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    ABSTRACT: Two types of neuromodulation are currently practised for the treatment of fecal incontinence (FI): sacral nerve stimulation (SNS) and percutaneous tibial nerve stimulation (PTNS). This study compares these therapies, as no data exist to prospectively assess their relative efficacy and costs. The subjects of this study were two distinct cohorts undergoing SNS (between 2003 and 2008) or PTNS (2008-onwards) for FI. Clinical outcomes assessed at 3 months included incontinence scores and the number of weekly incontinence episodes. The direct medical costs for each procedure were calculated from the audited expenditure of our unit. Thirty-seven patients (94.6 % women) underwent permanent SNS and 146 (87.7 % women) underwent PTNS. The mean pre-treatment incontinence score (±SD) was greater in the SNS cohort (14 ± 4 vs. 12 ± 4) and the mean post-treatment incontinence scores were similar for the two therapies (9 ± 5 vs. 10 ± 4), with a greater effect size evident in the SNS patients. In a 'pseudo case-control' analysis with 37 "matched" patients, the effect of both treatments was similar. The cost of treating a patient for 1 year was £11 374 ($18 223) for permanent SNS vs. £1740 ($2784) for PTNS. Given the lesser cost and invasive nature of PTNS, where both techniques are available, a trial of PTNS could be considered for all patients.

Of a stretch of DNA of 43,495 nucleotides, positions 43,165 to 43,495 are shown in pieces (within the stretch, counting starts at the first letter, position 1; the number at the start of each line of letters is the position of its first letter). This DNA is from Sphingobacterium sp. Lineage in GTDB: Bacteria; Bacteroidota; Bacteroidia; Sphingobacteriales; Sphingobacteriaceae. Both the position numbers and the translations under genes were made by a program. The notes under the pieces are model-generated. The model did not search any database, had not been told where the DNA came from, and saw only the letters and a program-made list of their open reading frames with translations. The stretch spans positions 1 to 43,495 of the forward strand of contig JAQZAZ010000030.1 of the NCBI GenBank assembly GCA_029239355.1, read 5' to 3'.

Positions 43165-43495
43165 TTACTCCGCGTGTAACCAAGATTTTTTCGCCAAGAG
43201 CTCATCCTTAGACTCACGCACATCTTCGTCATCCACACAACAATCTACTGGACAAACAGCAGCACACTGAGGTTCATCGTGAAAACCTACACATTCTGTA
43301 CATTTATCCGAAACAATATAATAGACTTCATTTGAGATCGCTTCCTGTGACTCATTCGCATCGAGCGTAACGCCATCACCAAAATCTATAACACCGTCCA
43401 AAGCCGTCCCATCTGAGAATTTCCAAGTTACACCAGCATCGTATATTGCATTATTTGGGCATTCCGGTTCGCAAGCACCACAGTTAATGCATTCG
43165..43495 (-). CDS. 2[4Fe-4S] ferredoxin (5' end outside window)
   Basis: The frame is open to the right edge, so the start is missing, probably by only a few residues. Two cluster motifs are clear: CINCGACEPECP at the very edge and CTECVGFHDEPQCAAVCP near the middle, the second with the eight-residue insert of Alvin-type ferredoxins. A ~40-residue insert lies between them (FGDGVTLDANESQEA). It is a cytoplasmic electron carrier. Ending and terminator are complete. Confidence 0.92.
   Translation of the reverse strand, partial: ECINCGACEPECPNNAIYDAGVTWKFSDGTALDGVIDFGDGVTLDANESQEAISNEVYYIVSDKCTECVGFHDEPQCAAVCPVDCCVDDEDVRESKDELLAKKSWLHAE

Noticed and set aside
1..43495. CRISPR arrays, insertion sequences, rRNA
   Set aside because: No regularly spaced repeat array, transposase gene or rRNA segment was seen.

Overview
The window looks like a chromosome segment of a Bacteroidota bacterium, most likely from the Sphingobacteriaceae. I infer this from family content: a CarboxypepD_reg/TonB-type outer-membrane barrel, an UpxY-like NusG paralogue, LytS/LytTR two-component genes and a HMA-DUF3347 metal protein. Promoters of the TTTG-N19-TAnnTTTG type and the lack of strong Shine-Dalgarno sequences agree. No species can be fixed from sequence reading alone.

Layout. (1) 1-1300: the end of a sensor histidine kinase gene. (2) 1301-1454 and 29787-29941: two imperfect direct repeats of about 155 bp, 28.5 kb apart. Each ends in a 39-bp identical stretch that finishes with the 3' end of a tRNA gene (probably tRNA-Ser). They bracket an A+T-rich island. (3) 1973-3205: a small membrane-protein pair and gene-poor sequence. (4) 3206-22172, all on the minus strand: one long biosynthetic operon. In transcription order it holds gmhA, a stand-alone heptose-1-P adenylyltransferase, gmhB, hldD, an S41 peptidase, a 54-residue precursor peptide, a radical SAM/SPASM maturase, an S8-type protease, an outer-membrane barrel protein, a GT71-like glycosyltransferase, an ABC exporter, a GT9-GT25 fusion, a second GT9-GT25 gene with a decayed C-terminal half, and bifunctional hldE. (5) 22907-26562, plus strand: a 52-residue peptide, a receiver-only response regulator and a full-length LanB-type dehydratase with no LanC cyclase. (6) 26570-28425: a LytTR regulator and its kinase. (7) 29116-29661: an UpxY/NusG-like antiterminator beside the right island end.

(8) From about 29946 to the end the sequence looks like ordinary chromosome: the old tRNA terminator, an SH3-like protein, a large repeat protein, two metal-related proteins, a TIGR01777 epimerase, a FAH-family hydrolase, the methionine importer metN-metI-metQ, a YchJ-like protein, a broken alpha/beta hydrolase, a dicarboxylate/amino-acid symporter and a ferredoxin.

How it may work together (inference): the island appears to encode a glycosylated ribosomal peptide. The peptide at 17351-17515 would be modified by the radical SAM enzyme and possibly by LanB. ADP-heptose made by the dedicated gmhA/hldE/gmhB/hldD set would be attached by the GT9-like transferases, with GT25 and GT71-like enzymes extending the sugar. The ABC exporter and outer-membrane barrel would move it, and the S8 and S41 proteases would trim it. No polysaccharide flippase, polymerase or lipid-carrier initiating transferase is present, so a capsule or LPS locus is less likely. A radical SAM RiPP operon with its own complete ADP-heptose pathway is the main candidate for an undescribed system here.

Surgery Today 05/2014; 44(11). DOI:10.1007/s00595-014-0898-0 · 1.21 Impact Factor
  • Gastroenterology 05/2014; 146(5):S-722. DOI:10.1016/S0016-5085(14)62619-6 · 13.93 Impact Factor
  • Gastroenterology 05/2014; 146(5):S-714. DOI:10.1016/S0016-5085(14)62593-2 · 13.93 Impact Factor
  • Gastroenterology 05/2014; 146(5):S-264. DOI:10.1016/S0016-5085(14)60932-X · 13.93 Impact Factor
  • Rebecca Burgell, Charles H. Knowles, S. Mark Scot
    Gastroenterology 05/2014; 146(5):S-355. DOI:10.1016/S0016-5085(14)61283-X · 13.93 Impact Factor